Monday, April 30, 2007

Novel word

Julian Gough, in a great essay on the modern novel, uses a cracking word I’ve not seen before.

He’s lamenting the way that university creative writing courses actually kill creativity by institutionalising it, and how graduates of these courses tend to focus their writing on the banality of their own academic lives. And he says this:

“Much of their fiction contains not so much tragedy as mere anxiety. Pushed to look for tragedy in lives that contain none, to generate suffering in order to be proper writers, they force themselves to frown rather than smile; and their work fills with a self-indulgent anxiety that could perhaps best be called ‘wangst.’”

4 comments:

Rev. Dr. Incitatus said...
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Rev. Dr. Incitatus said...

"Much of their fiction contains not so much tragedy as mere anxiety. Pushed to look for tragedy in lives that contain none, to generate suffering in order to be proper writers, they force themselves to frown rather than smile; and their work fills with a self-indulgent anxiety that could perhaps best be called ‘wangst.’"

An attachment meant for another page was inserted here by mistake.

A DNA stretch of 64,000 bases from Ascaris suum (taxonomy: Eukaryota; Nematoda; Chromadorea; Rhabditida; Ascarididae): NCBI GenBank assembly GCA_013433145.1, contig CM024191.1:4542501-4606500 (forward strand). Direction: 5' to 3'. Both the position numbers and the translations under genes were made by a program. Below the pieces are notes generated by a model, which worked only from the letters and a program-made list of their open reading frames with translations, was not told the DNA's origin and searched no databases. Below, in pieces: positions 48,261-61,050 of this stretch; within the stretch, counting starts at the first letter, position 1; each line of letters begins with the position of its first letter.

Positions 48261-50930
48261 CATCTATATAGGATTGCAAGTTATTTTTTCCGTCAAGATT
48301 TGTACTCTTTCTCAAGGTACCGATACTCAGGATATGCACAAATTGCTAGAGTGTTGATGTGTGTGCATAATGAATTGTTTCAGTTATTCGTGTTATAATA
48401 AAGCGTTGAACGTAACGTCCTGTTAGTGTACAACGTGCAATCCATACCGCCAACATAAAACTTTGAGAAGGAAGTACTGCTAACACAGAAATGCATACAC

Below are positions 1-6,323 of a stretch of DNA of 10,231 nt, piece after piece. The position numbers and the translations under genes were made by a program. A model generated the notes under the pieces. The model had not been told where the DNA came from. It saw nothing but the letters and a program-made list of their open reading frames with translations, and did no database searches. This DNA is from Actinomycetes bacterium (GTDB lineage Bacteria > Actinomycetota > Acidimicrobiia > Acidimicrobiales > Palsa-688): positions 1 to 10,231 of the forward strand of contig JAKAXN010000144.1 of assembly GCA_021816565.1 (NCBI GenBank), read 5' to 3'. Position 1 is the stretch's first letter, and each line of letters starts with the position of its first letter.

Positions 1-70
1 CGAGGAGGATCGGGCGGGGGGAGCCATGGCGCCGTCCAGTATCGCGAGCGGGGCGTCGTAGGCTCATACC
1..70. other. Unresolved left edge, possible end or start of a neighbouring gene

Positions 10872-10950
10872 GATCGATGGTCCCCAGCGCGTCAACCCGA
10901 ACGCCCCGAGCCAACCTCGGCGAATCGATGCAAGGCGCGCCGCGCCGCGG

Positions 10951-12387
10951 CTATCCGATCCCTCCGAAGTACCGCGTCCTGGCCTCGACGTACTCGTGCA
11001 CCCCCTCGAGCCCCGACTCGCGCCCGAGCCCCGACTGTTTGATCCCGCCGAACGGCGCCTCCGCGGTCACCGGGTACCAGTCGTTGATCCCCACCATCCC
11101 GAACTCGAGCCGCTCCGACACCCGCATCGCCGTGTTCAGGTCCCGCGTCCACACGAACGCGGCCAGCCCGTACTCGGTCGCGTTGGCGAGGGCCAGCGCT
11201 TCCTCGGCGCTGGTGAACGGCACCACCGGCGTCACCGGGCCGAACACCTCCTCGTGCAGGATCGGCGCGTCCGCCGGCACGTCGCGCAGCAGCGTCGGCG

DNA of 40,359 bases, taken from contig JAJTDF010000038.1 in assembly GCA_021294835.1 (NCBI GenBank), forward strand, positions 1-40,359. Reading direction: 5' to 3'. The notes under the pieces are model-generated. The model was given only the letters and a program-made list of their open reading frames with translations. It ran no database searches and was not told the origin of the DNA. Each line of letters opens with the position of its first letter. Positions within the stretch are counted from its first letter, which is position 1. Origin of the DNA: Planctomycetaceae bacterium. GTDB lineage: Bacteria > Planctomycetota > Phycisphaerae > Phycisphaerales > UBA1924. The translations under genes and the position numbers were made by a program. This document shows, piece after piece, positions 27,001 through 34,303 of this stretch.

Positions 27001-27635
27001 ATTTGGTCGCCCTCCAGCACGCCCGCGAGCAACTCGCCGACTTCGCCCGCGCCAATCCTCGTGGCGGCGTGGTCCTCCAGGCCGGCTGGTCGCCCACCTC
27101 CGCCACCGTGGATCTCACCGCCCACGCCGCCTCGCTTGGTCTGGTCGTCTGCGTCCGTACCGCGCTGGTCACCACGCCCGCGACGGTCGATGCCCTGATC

I'm sending this quote to our original theatre company's art director. At the last committee meeting the bugger was complaining that none of his writers were dealing with 'personal issues', apparently alluding to the fact that none of us chooses to bleed all over the stage with our neuroses. I laughed and told him to shut the hell up; he's getting nothing but pirates, killer hamsters and dragons this season, and he's gonna damn well like it.

Well, maybe I didn't put it quite like that...

But I like the word "wangst". That sums that kind of material up just right.

9:09 PM, April 30, 2007
Delete

The Barefoot Bum said...

Maybe we should call the waaaaambulance. :-D

tony said...

Gore Vidal's essays "hacks of Academe" and others are still definitive in trashing university "wangst" lit. - But what a great coinage!